We all feel anxious at times – but for some people, it can take over their lives to such an extent, that it becomes a full-blown anxiety disorder.
So What is Anxiety?
Anxiety is a complex emotional mental state, that is often prolonged and triggered by an initial fear.
Take somebody with a fear of spiders (arachnophobia), for example. Fear is an automatic response to a specific stimulus or circumstance that results from a perception of danger or potential threat.
A friend invites them to go for a bushwalk, leading them to feel quite anxious and worried that they may encounter a spider.
As a result, their fear causes them to experience a state of persistent anxiety, apprehension and physical arousal. As they set out for their walk, this person may be constantly thinking about spiders, and feel quite tense, experiencing physical symptoms such as heart palpitations and sweaty palms.
Or, their anxiety may lead them to decline the invitation to go for a bushwalk, so that they are avoiding a situation which may potentially involve spiders.
Fear or Anxiety Disorder?
Some people confuse fear or occasionally feeling anxious, with an anxiety disorder.
Fear is an emotional state that is intense and activated in response to imminent threat. It is a survival mechanism that activates and increases our physiological arousal to either stay and fight, or to flee danger (the ‘fight or flight’ response).
I think we all would be extremely fearful if we were being held at gunpoint, or involved in a car accident!
On the other hand, anxiety disorders may be identified by the following characteristics:
- the anxiety is often subjective and in response to a perceived stress or fear;
- the anxiety may not have an identifiable cause, and there may be no threat to survival/immediate danger;
- the anxiety is persistent or prolonged, interfering with daily life.
Common Anxiety Disorders
The five major types of anxiety disorder are:
Generalised Anxiety Disorder: Generalised Anxiety Disorder (GAD) is characterised by chronic and exaggerated fears, worries and tension regardless of the circumstance and situation.
Obsessive Compulsive Disorder (OCD): Obsessive Compulsive Disorder (OCD) is characterised by recurring and obsessional thoughts, repetitive behaviours or compulsions such as repetitive hand washing, counting, or other rituals, that provide immediate relief. However not performing such behaviours significantly increases anxiety.
Panic Disorder: Panic disorder involves unexpected and recurring episodes of intense fear, accompanied by physical arousal symptoms such as heart palpitations, shortness of breath or chest pain.
Post Traumatic Stress Disorder (PTSD): Post Traumatic Stress Disorder can develop after exposure to a distressing ordeal in which physical or emotional harm has occurred, or was threatened or witnessed. Symptoms include a sense of reliving the traumatic event (through ‘flashbacks’ or nightmares), avoidance of places, people, or activities which remind the person of the event, feeling numb or detached from others, having negative thoughts about oneself and the world, feeling irritable, angry, or wound up, and having trouble sleeping.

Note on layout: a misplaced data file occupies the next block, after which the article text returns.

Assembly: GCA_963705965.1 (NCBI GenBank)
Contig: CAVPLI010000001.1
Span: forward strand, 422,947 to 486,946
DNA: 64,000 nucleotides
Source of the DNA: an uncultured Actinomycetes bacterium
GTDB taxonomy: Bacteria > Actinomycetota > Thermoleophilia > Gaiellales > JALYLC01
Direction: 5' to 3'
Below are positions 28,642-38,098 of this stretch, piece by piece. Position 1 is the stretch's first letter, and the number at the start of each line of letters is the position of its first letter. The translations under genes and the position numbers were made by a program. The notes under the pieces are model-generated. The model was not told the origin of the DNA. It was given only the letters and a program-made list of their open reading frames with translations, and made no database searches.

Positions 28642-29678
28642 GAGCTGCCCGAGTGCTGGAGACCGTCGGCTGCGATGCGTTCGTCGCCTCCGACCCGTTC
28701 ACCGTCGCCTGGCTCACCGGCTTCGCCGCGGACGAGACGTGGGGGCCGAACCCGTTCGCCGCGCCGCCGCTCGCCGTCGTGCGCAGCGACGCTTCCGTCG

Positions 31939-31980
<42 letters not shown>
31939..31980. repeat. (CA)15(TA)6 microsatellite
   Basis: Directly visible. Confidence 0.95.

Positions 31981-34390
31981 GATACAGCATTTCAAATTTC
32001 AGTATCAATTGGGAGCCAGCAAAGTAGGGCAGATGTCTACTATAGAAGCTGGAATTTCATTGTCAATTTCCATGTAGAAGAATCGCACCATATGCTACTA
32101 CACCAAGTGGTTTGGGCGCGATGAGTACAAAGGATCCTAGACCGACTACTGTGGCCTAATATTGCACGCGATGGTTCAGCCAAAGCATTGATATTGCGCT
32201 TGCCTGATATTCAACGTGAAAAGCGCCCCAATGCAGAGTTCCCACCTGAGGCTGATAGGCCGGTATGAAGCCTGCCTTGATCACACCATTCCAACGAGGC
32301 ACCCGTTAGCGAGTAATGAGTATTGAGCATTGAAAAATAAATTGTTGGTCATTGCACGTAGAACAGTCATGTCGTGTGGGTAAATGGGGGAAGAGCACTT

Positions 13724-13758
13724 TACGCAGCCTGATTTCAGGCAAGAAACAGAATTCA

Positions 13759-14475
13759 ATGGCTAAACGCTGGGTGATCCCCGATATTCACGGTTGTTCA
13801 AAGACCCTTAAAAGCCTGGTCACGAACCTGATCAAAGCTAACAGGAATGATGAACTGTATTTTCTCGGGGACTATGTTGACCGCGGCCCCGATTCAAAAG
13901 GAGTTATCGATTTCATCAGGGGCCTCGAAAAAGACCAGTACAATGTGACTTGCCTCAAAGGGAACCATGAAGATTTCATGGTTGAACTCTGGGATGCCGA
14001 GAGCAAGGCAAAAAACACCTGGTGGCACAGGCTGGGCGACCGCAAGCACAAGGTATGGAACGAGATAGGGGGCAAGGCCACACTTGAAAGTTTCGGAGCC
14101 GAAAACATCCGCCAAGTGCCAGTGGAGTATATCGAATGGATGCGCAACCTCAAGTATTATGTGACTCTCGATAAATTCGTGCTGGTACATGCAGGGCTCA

Social Anxiety Disorder: Social Anxiety Disorder is an overwhelming disproportionate anxiety and self-consciousness in common social situations. This often leads to the person avoiding social situations or public situations.
Whilst there is no single cause for anxiety disorders, there are several risks, triggers and attributes that contribute to the disorder. The following factors may play a role:
- Genes: there are genetic components to certain anxiety disorders, with some disorders being prevalent in families;
- Physical health: there is a correlation between poor physical health and tendencies to develop symptoms of anxiety, due to vulnerability factors;
- Thinking style: thought patterns, low-self-esteem and unhelpful behaviours and negative coping strategies are also related to anxiety disorders;
- Stress: stressful circumstances such as marital breakdown or workplace stress also trigger anxiety disorders.
Treatment for Anxiety Disorders
In therapy, you may be asked to fill in a questionnaire and answer questions about your life through an initial assessment. Together with the psychologist, a treatment plan is developed to help with your anxiety.
Techniques for therapy include Cognitive Behavioural Therapy, Mindfulness, Exposure Therapy, Relaxation and Breathing techniques, Cognitive restructuring and Exposure techniques. The psychologist may also help you modify behaviours or lifestyle factors that may help increase your capacity to cope and reduce your anxiety symptoms.
Author: Shokria Siddiqui, BSc.Psych, PGDipPsych, PGDipMH, MPsych, MAPS.
Shokria Siddiqui is a Brisbane Psychologist working with all ages, however she has a particular interest in children and adolescents. By implementing evidence-based therapies that have been scientifically tested, building rapport with her clients, and creating a safe therapeutic space, Shokria helps her clients and their families to better meet life’s challenges.
To make an appointment with Brisbane Psychologist Shokria Siddiqui, try Online Booking – Mt Gravatt or call Vision Psychology on (07) 3088 5422.
- Abramowitz, J. S., Franklin, M. E., & Foa, E. B. (2002). Empirical status of cognitive-behavioral therapy for obsessive-compulsive disorder: A meta-analytic review. Romanian Journal of Cognitive and Behavioral Psychotherapies, 2, 89-104.
- Chambless, D. L., Fydrich, T., & Rodebaugh, T. L. (2008) Generalized social phobia and avoidant personality disorder: Meaningful distinction or useless duplication? Depression and anxiety, 25(1), 8-19.